KC Public Library Blog

Teen Interview: Carlton White

Carlton White

Other than at home and school, teens often look for a comfortable place to spend their time. Public libraries are places where teens can relax, do their reading and homework, and use free internet. Fifteen-year-old Carlton White started to come to the Kansas City Public Library, Central Branch, in the summer of last year. Since then, he has been coming regularly and even spent time volunteering for the Library. Today, we interviewed White about how he thinks about the Library.

More than Books: A Day at Central Youth Services

Anna Francesca Garcia, Education Librarian, demonstrates with photos of her child how the library is more than just a place full of books. Priceless!

Movies That Matter: Pinocchio (1940)

Pinocchio movie poster

Most of us saw Pinocchio when we were children. It was exciting, funny, tuneful, and a bit scary – great entertainment for the small fry. But have you seen it since becoming an adult? It’s a whole other thing.

Book Reviews

Columbus: The Four Voyages by Laurence Bergreen

Columbus: The Four Voyages

School children throughout the United States learn about the "discovery" of America by Christopher Columbus, but what is the story of Columbus?

Prelude in KC

Virgil Thomson

November 25, 1896: Virgil Thomson, who will become an acclaimed composer, music critic for the New York Herald Tribune, and a major influence on American music, is born in Kansas City, Missouri.

Program Notes: Where Do We Go Now? (2011)

Where Do We Go Now? movie poster

Where Do We Go Now?, a charming, goofily funny fable with a keen sense of the absurd from Lebanese filmmaker Nadine Labaki, is a clever updating on the eternal battle of the sexes.

Library Life

Pulitzer-Winner Robin Givhan Comes to the Library

Robin Givhan never planned to write fashion criticism. “I don’t know of any fashion writer — working for a newspaper, anyway — for whom becoming a fashion writer was their ultimate goal,” she says.

What is your "Chocolate Me!" Story?

What is your Chocolate Me! story? Everyone has one!

In Chocolate Me! written by Taye Diggs and illustrated by Shane W. Evans, a young boy is teased by the kids in the neighborhood for his darker skin color. The young boy, upset and confused, then inquires to his mom, who tells him that we are all unique in our own way and we should embrace our differences, it’s the thing that makes us all special! Love your chocolate skin, for it is part of you! Chocolate Me! is all about finding your own sweet inside. It is about individuality, positivity and accepting each other’s differences.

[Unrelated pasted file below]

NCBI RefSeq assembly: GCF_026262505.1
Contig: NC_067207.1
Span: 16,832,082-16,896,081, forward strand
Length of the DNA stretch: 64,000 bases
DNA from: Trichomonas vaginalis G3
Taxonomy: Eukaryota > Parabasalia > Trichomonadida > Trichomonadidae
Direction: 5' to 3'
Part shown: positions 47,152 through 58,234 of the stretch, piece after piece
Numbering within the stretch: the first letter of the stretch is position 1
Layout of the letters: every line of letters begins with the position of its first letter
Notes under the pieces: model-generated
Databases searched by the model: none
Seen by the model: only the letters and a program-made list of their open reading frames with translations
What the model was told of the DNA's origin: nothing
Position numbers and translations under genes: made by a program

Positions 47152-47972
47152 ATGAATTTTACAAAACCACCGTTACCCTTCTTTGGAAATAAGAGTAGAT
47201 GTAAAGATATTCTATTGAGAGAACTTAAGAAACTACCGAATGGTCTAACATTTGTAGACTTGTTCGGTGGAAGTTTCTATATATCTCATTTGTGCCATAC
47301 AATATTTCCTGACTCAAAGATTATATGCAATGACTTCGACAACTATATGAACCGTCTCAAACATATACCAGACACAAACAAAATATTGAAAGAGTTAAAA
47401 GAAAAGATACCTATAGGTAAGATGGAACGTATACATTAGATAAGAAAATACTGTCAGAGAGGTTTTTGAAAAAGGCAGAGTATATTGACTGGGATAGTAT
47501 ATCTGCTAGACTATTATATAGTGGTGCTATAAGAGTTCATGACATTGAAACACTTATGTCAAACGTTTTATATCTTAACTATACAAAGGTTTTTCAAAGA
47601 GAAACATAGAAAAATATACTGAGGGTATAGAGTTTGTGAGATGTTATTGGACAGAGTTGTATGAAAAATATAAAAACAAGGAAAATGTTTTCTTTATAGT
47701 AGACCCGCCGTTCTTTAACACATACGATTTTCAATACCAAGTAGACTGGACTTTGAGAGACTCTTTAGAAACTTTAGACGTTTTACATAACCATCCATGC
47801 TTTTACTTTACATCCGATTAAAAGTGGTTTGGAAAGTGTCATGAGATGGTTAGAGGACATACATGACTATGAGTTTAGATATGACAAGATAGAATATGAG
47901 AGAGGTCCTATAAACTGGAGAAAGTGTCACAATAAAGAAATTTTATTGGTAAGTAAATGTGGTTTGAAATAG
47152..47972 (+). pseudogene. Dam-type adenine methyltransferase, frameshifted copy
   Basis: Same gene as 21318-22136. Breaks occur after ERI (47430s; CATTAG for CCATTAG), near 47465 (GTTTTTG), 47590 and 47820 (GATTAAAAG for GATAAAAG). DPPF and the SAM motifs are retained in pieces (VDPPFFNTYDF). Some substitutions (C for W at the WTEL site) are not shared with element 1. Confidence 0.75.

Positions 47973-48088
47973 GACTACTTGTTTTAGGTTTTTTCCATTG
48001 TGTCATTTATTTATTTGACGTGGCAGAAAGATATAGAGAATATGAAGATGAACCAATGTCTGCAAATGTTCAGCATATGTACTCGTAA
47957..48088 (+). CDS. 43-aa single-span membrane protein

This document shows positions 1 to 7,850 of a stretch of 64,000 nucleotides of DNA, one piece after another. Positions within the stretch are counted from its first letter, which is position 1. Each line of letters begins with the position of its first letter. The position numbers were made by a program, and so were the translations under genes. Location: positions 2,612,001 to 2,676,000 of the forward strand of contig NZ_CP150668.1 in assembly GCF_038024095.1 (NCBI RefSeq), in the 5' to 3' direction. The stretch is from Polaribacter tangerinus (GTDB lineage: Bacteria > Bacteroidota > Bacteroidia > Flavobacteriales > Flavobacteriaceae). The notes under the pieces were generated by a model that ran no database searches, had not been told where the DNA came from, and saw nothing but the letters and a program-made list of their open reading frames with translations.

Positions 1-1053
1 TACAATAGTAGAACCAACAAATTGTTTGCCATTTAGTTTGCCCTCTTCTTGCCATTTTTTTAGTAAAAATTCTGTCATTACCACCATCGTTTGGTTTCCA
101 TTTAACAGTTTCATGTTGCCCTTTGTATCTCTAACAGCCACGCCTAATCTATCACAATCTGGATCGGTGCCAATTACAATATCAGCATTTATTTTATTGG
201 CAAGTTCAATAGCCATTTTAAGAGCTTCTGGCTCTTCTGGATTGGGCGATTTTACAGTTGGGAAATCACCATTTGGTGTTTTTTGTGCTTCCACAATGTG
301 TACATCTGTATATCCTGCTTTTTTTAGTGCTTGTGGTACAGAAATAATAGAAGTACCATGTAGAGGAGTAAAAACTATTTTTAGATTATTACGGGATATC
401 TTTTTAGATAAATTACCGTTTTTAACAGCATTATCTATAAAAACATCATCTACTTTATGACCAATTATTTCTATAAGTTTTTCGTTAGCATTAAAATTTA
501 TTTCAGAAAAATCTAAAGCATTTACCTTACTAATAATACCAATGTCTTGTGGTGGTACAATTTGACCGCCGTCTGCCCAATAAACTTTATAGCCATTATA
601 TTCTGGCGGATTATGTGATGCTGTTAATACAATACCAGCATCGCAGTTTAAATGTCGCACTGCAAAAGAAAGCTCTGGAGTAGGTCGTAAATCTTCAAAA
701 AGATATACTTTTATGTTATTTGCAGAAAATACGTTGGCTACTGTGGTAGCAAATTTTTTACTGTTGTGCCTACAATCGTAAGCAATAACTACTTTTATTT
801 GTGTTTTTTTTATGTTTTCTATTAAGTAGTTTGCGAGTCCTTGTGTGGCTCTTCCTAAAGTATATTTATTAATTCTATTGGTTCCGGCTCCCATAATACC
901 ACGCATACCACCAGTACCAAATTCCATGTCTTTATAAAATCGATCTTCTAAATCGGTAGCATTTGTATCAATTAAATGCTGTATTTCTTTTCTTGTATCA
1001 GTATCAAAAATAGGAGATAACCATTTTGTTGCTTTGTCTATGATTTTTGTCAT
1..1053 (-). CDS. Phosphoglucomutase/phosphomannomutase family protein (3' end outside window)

The Great Indoors

Pla-Mor entertainment center sign

November 24, 1927: The Pla-Mor Ballroom, the largest indoor amusement center in the country featuring a ballroom, bowling alley, billiard room, and an ice skating rink, opens to a crowd of 4,100.

Program Notes: The Color of Paradise (1999)

The Color of Paradise movie poster

The Color of Paradise can reduce even the most jaded filmgoer to open-mouthed astonishment. Simultaneously a religious parable and a socially conscious drama, it's utterly realistic, achingly poetic – and unforgettable.

Manga Reviews: Orphans as Protagonists

Wild Ones by Kiyo Fujiwara

If you are in the mood for a love story with beautiful illustrations and a strong female protagonist, Wild Ones, a popular series by Kiyo Fujiwara might be just perfect for you.

Local History

“Here a Lea, There a Lea - Everywhere a Lea, a Lea!” Part 2

Dr. Pleasant Lea's gravestone

Pleasant Lea seems to have become just as important to his new community in Missouri as he was when he lived in Tennessee. In January 1852 he was appointed as a US Postmaster.

Movies That Matter: Breathless (1960)

Breathless movie poster

“There was before Breathless, and there was after Breathless,” one critic has observed. It's both “a pop artifact and a daring work of art” and is “still cool, still new, still – after all this time! – a bulletin from the future of movies.”

Book Reviews

Hyperbole and a Half by Allie Brosh

Hyperbole and a Half by Allie Brosh

Allie Brosh hasn't cured cancer, climbed Mount Everest while fighting a bear, or achieved any other accomplishments that society would find inspirational and uplifting. Instead, she wrote a blog.

In For the Landing

John Calvin McCoy

November 14, 1838: A group of 14 investors led by John Calvin McCoy purchases 257 acres near the town of Westport for $4,220 to found the “Town of Kansas,” which is renamed “Kansas City” in 1889.